Genetic Diversification of Bordeaux

There is something new going on at Château Lynch Bages. Actually, it started in 2005 and has been developing ever since. This innovative Château has adopted ‘selection massal’ for their replanting. Since the 1960s and 70s the replanting in Bordeaux has been done using the ‘clonal’ method in which vines are cloned from a single original vine. Each plant has the same DNA and promotes uniformity. Currently the majority of plantations use the clonal method with nursery-supplied clones. Château Lynch Bages believes that replanting in this manner results in the vineyard losing its identity.

In 2005 they began replanting with the Massal selection technique. This involves selecting only the very best vines from the vineyard and then generating new vines from that budwood. Château Lynch Bages began by taking the best from their oldest vines. To stimulate and perpetuate the diversity from the original vineyard, they took cuttings from vines that had been planted more than 50 years ago.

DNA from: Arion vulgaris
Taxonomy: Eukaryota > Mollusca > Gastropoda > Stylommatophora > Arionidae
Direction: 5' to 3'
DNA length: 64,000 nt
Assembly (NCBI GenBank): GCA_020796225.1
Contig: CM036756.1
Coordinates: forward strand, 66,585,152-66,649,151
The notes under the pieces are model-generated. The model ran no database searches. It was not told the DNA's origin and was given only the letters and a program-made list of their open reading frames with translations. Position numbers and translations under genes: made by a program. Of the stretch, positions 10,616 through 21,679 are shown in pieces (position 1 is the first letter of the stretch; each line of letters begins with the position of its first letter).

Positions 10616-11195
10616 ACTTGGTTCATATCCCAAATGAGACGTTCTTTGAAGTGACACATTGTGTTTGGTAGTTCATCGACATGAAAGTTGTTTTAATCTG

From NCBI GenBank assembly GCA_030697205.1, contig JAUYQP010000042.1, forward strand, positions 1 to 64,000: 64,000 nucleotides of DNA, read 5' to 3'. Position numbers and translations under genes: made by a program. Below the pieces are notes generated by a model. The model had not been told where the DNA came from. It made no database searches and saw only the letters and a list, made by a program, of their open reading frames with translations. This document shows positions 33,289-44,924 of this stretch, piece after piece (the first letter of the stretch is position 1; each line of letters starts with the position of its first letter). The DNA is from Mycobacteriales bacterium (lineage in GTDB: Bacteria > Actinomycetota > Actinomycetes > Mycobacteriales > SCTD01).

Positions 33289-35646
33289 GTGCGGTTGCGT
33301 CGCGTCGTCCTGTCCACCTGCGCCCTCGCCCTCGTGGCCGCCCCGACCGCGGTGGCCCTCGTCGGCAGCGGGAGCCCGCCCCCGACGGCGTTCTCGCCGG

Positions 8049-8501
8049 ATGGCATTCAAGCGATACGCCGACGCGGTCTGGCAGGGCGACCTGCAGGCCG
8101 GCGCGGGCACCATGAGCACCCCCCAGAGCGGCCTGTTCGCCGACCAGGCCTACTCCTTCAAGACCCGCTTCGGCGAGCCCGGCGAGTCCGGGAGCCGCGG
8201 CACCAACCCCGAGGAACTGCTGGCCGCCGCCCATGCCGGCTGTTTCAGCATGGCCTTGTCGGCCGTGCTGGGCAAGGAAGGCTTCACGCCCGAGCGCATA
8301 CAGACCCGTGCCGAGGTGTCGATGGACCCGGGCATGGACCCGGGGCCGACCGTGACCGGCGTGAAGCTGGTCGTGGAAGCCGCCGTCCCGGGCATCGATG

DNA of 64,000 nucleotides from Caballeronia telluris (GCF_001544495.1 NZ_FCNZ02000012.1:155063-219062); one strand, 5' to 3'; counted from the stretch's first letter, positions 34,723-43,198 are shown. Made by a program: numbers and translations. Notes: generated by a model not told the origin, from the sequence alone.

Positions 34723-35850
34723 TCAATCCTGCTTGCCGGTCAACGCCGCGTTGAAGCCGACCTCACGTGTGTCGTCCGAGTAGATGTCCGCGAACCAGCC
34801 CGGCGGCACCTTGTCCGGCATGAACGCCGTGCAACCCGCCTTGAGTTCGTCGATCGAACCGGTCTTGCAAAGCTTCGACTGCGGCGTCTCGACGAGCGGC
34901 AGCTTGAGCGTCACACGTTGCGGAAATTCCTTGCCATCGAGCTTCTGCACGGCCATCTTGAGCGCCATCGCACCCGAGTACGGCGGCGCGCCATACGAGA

It is thought that by taking only the best cuttings from the oldest vines, they are propagating the superior vines that natural selection has put forward. Additionally, with genetic diversity the vineyard is better defended from a catastrophic disease that might otherwise wipe out a cloned vineyard. This is a long term project, but well worth the effort.

They now have enough budwood stored for future reproduction and planting of Cabernet and Petit Verdot. They expect that in 2-3 years they will complete the selection for Merlot. After that, replanting of their vineyards will take many years.

Already the first harvests of the new Petit Verdot vines have taken place in 2010. Cabernet sauvignon will start producing in 2011. Château Lynch Bages have taken a bold step, but it is a step that will preserve the identity of their vineyard and enhance the quality of their Bordeaux wine. And after all, isn’t that the point?



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